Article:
Having IC templates can backfire
Over-reliance can lead to unnecessary information
For years now, IRB managers have been developing and using tools, including checklists and templates. The goal is to improve IRB review consistency and to expedite the approval turnaround process. While checklists and tools are useful, they can also be a problem.
"Reliance on tools, such as informed consent templates, can hinder the consent process and impose a number of additional requirements that may not be rooted in human subjects protections," says Megan Kasimatis Singleton, JD, MBE, CIP, associate director of human research protections at the University of Pennsylvania in Philadelphia.
Singleton and Tracey Ziolek, MS, CIP, director of human research protections at the University of Pennsylvania spoke about demystifying consent requirements at a recent research community forum co-hosted by several Philadelphia-based institutions and the Office for Human Research Protections (OHRP), held in Philadelphia in October.
"For example, an IRB might provide a consent template as a starting point for researchers to develop their consent forms," Singleton explains. "Templates often can become a source of perceived requirements and some people might rely too much on the document."
This is problematic because one size never fits all for informed consent, she says.
"A consent template is just a tool and not a step-by-step guide that tells you exactly how your consent document needs to be formatted," she adds. "Often there’s over-reliance on templates, and this occurs in a way that does not serve subjects best."
Since there are no regulations requiring the use of templates, this is an area where researchers and human research protection programs (HRPPs) could go overboard.
"We found that reliance on this perceived requirement could be a hindrance in consenting creatively and in tailoring the informed consent form to your study," Singleton says.
Singleton and Ziolek discussed various scenarios of when IRBs might be turning recommendations into requirements at the recent OHRP informed consent conference.
"Workshop attendees discussed several hypothetical cases evaluating potential institutional consent requirements," Singleton says.
"In one scenario, an institution committed to reducing the length of consent forms revised their guidance document on consent form development to indicate that all studies with complex study visit schedules must include a procedures table in their consent document," she explains.
"Should that really be a requirement for approving the study, or is that something that could simply be recommended?" Singleton says. "Our argument is that at some point when everything becomes a requirement the goal of the consent document and process may be overlooked."
The workshop attendees agreed that while the use of a table may be helpful in improving subject comprehension, it may be inappropriate to require a table format in order for the consent form to be approved, she says.
"Attendees noted that the requirement of a table may also limit the research team’s willingness to consider other creative and potentially more useful options for presenting information such as diagrams, PowerPoint presentations, or a personal study calendar," Singleton says.
Tools, templates, and checklists can be useful, but there are two ways IRBs can prevent them from being abused, Singleton says:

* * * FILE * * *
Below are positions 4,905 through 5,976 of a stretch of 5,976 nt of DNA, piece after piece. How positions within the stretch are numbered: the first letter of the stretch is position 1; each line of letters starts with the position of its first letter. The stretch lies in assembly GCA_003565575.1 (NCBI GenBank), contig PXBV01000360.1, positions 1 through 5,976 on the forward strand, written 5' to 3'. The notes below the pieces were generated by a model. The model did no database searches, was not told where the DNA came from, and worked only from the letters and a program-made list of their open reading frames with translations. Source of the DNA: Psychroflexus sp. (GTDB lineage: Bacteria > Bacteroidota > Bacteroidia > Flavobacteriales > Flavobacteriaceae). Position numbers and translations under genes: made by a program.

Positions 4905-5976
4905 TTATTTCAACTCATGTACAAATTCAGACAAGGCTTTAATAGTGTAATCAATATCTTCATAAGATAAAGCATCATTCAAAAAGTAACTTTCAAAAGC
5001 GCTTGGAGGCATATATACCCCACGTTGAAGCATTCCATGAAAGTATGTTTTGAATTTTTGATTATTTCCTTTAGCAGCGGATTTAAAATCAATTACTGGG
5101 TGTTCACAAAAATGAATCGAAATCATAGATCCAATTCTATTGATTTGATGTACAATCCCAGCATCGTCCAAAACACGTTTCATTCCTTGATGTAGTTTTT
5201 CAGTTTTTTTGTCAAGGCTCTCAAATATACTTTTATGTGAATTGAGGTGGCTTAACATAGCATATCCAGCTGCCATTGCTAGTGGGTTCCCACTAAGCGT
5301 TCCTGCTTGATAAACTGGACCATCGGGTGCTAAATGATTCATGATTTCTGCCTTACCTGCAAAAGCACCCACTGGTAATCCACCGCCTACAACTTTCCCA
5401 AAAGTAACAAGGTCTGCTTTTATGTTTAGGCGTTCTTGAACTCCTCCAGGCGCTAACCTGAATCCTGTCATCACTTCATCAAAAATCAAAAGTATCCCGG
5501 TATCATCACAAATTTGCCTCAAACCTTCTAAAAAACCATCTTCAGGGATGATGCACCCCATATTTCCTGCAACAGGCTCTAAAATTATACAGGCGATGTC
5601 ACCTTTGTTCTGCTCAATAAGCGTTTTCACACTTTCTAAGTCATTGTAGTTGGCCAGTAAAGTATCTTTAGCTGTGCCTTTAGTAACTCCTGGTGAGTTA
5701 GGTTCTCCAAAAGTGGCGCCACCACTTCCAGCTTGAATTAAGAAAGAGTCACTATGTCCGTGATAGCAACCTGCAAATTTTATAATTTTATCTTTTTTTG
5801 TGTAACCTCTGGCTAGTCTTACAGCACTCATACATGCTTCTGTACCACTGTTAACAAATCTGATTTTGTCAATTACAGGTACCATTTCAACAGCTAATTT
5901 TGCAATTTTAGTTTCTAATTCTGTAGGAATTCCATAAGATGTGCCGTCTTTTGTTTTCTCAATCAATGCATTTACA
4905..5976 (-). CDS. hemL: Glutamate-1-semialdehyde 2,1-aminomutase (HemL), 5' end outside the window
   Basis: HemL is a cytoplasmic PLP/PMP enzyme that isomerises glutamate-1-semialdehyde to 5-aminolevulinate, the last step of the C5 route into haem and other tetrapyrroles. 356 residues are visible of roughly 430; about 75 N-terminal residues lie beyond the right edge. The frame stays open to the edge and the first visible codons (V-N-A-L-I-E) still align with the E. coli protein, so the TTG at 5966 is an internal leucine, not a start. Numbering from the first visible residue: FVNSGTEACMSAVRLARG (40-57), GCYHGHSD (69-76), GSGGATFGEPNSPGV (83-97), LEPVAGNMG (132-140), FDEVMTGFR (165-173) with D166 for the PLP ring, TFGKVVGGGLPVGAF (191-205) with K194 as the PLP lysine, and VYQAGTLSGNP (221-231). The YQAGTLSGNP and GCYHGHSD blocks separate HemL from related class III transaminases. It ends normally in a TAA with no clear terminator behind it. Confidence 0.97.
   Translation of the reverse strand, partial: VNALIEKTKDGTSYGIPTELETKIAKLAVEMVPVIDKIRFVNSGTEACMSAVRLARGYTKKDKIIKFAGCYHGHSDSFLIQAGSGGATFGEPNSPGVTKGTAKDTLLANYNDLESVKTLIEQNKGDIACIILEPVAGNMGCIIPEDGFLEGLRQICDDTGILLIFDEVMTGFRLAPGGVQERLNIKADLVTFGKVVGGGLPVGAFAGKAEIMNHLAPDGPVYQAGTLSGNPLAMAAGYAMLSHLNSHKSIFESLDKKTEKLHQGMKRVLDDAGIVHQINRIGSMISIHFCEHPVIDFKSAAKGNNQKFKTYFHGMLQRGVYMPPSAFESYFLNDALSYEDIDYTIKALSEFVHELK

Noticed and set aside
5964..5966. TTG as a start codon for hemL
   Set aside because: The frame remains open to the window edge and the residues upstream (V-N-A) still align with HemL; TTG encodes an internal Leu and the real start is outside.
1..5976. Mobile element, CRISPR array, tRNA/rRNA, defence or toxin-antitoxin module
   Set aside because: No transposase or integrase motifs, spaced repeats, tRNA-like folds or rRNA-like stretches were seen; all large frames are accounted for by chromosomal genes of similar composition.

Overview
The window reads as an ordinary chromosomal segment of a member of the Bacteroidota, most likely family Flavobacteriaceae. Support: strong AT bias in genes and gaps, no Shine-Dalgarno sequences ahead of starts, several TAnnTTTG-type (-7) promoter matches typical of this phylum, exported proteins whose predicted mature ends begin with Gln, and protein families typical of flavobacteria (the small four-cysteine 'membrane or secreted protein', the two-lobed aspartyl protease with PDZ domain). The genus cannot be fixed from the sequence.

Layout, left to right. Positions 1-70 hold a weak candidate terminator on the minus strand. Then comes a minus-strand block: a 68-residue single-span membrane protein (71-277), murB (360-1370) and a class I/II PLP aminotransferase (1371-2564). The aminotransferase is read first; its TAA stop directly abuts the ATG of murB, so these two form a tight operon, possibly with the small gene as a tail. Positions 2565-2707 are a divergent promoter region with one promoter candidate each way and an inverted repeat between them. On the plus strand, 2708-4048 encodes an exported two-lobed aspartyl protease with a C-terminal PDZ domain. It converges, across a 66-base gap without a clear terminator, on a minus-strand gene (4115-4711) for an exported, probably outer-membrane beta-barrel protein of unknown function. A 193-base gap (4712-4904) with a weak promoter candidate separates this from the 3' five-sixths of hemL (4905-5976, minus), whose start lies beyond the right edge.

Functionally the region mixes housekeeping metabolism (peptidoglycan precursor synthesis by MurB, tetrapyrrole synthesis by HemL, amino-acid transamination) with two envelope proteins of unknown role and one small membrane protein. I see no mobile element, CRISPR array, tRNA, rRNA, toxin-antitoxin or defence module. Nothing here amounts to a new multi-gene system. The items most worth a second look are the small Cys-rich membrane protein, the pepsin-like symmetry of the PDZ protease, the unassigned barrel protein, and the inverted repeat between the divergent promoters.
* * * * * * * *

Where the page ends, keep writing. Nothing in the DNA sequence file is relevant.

First, when templates and other tools are used they should not be considered equivalent to the regulatory requirements for informed consent. They could be used by IRB staff to check against IRB submissions to make sure they adhere to regulations, but there shouldn’t be a focus on exact formatting of the consent document to align with the tools, she says.
Secondly, IRBs should educate investigators about how to use these as guides, but emphasize that they are not requirements, she says.
"IRBs and researchers should think critically about the potential impact of reliance on standardized tools on the ability to create consent processes and forms that are tailored to the study’s target population," Singleton says.
For example, if an IRB hands out its template, saying it is simply a guide for how the consent should be written and then sends a submission back if it doesn’t adhere to specific points on the template, then the HRPP is sending the message that informed consent must meet this specific framework to be acceptable, she explains.
"You are creating a requirement by putting this expectation forth and reviewing each consent document against the template," Singleton says.
Researchers who cut and paste template language into their informed consent documents may include information that might not make sense for their study population. It’s common for researchers to rely heavily on a template and to believe the template is representative of what the IRB expects to see, rather than tailoring the consent document to their study and target population.
"If you’ve never written a consent form before, you won’t necessarily know what should be in it and what shouldn’t be included and the template may often be used as a source of text for the form," Singleton says.
A better approach would be for researchers to think about what their study participants need to know to make an informed decision about study participation and how that information may be best presented to the specific target population.
This should provide the foundation for the development of the IC form, she suggests.
"This is not saying templates are not a good tool," Singleton says. "They can be a great tool. The education around the tool is important, but it’s also important for IRBs and institutions to think about whether over-reliance on templates has led us to stray from an approach to consent that is focused on the subjects."